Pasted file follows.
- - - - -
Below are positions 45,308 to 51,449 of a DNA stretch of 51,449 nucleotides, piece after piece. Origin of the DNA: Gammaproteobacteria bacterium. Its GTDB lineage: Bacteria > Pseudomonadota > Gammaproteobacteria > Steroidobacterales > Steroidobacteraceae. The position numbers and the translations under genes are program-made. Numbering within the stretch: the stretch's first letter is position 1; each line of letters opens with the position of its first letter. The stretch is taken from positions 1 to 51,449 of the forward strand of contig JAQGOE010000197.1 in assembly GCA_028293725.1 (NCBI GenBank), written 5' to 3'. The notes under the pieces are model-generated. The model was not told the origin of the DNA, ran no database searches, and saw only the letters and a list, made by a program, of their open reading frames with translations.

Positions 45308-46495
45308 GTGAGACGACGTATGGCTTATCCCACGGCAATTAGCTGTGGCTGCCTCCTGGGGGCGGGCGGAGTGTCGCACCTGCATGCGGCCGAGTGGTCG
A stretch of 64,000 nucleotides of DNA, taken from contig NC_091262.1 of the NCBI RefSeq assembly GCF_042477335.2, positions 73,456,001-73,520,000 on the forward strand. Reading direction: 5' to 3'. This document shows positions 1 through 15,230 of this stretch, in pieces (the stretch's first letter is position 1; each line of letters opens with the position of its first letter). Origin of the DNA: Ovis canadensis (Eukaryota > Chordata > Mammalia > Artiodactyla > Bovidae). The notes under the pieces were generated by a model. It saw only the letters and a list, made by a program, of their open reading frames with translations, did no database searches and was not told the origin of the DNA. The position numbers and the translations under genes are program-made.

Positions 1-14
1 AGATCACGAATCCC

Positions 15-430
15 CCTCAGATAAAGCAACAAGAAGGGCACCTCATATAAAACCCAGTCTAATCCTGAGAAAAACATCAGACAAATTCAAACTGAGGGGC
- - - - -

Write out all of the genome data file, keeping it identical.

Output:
Below are positions 45,308 to 51,449 of a DNA stretch of 51,449 nucleotides, piece after piece. Origin of the DNA: Gammaproteobacteria bacterium. Its GTDB lineage: Bacteria > Pseudomonadota > Gammaproteobacteria > Steroidobacterales > Steroidobacteraceae. The position numbers and the translations under genes are program-made. Numbering within the stretch: the stretch's first letter is position 1; each line of letters opens with the position of its first letter. The stretch is taken from positions 1 to 51,449 of the forward strand of contig JAQGOE010000197.1 in assembly GCA_028293725.1 (NCBI GenBank), written 5' to 3'. The notes under the pieces are model-generated. The model was not told the origin of the DNA, ran no database searches, and saw only the letters and a list, made by a program, of their open reading frames with translations.

Positions 45308-46495
45308 GTGAGACGACGTATGGCTTATCCCACGGCAATTAGCTGTGGCTGCCTCCTGGGGGCGGGCGGAGTGTCGCACCTGCATGCGGCCGAGTGGTCG
A stretch of 64,000 nucleotides of DNA, taken from contig NC_091262.1 of the NCBI RefSeq assembly GCF_042477335.2, positions 73,456,001-73,520,000 on the forward strand. Reading direction: 5' to 3'. This document shows positions 1 through 15,230 of this stretch, in pieces (the stretch's first letter is position 1; each line of letters opens with the position of its first letter). Origin of the DNA: Ovis canadensis (Eukaryota > Chordata > Mammalia > Artiodactyla > Bovidae). The notes under the pieces were generated by a model. It saw only the letters and a list, made by a program, of their open reading frames with translations, did no database searches and was not told the origin of the DNA. The position numbers and the translations under genes are program-made.

Positions 1-14
1 AGATCACGAATCCC

Positions 15-430
15 CCTCAGATAAAGCAACAAGAAGGGCACCTCATATAAAACCCAGTCTAATCCTGAGAAAAACATCAGACAAATTCAAACTGAGGGGC